An acquired brain injury is not one that your child is born with or that happens during birth. Instead, acquired brain injuries happen after birth. They are caused by head trauma, like a car accident, or a medical condition such as an infection.
Children and teens who have a moderate-to-severe brain injuries often are affected physically, emotionally, and/or in the way they think. The physical, emotional and thinking changes that happen with a brain injury can be mild or very severe.
Acquired brain injuries cause many different kinds of symptoms. Your child might be affected physically, cognitively (thinking), behaviorally, and emotionally. Your child’s sleep patterns might also be affected.
Physical symptoms of acquired brain injury can include:
- Sensitivity to light and noise
- Difficulty with balance and coordination
- Hearing or visual changes or problems
- Changes in muscle tone
- Difficulty swallowing and chewing
- Difficulty talking and communicating
- Loss of bowel and bladder control
- Tiring easily
- Slurred speech
Cognitive (thinking) symptoms can include:
- Decreased attention and alertness
- Not knowing where, when, or who they are
- Less able to concentrate and focus on an activity
- Difficulty learning something new
- Less ability to reason and make good decisions
- Problems understanding how one’s actions affect others
Emotional and behavioral symptoms can include:
- Getting stuck on an idea, word, or request
- Easily frustrated, low tolerance level
- Aggressiveness or violent behavior
- Personality changes
- Thoughts of suicide
- Mood swings
- Laughing or crying at the wrong times
Changes in sleep patterns can include:
- Sleeping more than usual
- Drowsiness or tiring easily with daily routine
- Trouble falling asleep
- Trouble staying asleep
If your child has a head injury or an illness that could affect their brain, watch for the following signs:
- Confused speech
- Blurred vision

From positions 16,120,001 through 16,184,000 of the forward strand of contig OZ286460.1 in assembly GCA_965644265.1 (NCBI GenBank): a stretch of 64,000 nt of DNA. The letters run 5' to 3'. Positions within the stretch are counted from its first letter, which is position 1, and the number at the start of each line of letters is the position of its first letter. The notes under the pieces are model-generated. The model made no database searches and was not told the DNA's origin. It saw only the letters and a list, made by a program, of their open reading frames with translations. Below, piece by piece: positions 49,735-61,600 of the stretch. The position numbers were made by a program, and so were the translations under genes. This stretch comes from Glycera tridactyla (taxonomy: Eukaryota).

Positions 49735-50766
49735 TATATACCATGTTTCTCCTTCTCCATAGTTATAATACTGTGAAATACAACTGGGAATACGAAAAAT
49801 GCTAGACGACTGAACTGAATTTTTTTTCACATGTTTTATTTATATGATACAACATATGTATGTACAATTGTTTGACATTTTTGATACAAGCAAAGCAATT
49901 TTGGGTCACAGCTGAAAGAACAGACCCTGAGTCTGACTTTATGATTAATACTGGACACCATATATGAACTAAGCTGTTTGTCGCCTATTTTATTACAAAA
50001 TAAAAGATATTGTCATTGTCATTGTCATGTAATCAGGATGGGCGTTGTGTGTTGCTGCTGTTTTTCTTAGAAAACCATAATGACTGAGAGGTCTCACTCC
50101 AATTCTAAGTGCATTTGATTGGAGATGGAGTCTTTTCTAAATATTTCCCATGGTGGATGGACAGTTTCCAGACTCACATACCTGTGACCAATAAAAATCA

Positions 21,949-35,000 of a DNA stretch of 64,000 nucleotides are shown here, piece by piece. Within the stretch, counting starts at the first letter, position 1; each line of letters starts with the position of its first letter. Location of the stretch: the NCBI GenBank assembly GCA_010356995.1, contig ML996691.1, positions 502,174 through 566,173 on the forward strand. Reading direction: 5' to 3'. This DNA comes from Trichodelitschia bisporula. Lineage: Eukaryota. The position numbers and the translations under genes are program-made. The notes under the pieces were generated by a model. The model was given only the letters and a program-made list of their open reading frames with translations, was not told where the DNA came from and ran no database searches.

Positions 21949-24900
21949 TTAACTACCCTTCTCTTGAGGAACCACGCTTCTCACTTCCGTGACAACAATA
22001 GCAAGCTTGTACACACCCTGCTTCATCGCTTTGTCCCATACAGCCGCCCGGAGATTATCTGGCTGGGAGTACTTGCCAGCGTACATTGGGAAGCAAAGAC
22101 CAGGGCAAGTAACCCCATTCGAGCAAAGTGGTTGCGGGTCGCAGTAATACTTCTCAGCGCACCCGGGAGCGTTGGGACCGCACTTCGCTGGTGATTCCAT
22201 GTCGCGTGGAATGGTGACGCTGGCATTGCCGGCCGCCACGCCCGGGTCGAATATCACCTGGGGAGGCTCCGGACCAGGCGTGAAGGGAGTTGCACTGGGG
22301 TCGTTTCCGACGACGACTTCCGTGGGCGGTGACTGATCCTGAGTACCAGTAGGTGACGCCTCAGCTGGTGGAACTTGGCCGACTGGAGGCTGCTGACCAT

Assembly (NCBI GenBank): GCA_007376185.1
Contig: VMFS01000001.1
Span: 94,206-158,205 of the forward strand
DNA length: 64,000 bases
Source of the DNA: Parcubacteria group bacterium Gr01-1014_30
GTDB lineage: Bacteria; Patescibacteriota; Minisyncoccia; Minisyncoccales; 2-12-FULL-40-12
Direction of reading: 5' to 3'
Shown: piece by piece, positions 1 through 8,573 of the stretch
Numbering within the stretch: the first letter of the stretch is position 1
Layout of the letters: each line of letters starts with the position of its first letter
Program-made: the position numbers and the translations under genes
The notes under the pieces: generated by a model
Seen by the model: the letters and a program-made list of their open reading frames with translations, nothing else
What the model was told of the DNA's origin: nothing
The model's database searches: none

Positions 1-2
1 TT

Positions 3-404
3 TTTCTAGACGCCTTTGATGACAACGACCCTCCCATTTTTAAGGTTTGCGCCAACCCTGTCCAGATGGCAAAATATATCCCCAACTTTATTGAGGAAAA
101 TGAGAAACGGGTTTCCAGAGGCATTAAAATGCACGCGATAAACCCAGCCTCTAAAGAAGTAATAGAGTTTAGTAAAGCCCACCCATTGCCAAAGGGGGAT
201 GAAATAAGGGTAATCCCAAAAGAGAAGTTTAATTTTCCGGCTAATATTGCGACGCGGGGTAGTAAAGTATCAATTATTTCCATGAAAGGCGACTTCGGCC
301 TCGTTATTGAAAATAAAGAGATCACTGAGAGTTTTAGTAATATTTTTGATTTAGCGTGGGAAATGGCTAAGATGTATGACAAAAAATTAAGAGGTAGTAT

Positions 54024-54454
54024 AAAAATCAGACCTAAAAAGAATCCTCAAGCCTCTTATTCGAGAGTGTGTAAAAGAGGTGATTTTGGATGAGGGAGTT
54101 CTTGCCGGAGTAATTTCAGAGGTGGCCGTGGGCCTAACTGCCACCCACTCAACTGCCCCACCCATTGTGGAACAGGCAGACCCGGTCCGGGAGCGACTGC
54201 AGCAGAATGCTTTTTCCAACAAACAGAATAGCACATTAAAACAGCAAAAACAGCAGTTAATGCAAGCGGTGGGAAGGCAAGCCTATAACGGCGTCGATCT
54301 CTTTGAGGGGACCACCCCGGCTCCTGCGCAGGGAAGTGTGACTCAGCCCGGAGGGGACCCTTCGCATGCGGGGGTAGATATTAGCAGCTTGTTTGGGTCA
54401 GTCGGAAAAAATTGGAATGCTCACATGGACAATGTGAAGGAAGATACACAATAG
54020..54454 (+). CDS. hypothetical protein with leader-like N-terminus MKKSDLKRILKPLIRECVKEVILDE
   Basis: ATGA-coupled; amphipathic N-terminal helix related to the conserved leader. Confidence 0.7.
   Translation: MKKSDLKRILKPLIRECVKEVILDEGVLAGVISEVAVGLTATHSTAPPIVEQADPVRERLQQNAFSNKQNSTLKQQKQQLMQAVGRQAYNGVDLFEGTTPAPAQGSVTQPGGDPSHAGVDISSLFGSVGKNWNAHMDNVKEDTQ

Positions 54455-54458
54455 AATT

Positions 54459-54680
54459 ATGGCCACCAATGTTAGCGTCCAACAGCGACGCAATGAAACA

- Difficulty with balance
- Changes in pupil size or ringing in the ears
Acquired brain injuries can be caused by trauma to the head, such as from a fall, a sports injury, or a car accident.Brain injuries can also be caused by certain medical conditions, such as infections like meningitis, brain tumors, strokes, poisoning, and lack of oxygen in the brain because of a heart attack or near drowning.
Imaging tests of your child’s brain may be needed to diagnose an acquired brain injury. This could include x-ray pictures or computed tomography (CT) scans of their head. These tests let your child’s doctor see the area of the brain that is injured.Your child might also have an electroencephalogram [ih-lek-troh-en-sef-uh-luh-gram], often called an EEG. This test shows the electrical activity in your child’s brain and helps doctors understand how your child’s brain is working.
Imaging tests of your child’s brain may be needed to diagnose an acquired brain injury. This could include x-ray pictures or computed tomography (CT) scans of their head. These tests let your child’s doctor see the area of the brain that is injured.
Your child might also have an electroencephalogram [ih-lek-troh-en-sef-uh-luh-gram], often called an EEG. This test shows the electrical activity in your child’s brain and helps doctors understand how your child’s brain is working.
It is not always possible to prevent acquired brain injuries, but you can protect your child and yourself by:
- Wearing seat belts and obeying traffic laws
- Using protective equipment while playing sports
- Being careful to avoid falls
Acquired brain injuries happen after birth and are caused by trauma to the head or medical conditions such as infections or tumors. Symptoms can range from very mild to severe and include physical as well as emotional and thinking problems. Brain imaging tests and electroencephalography are used for diagnosis. Treatment might include physical therapy, speech therapy, and other approaches.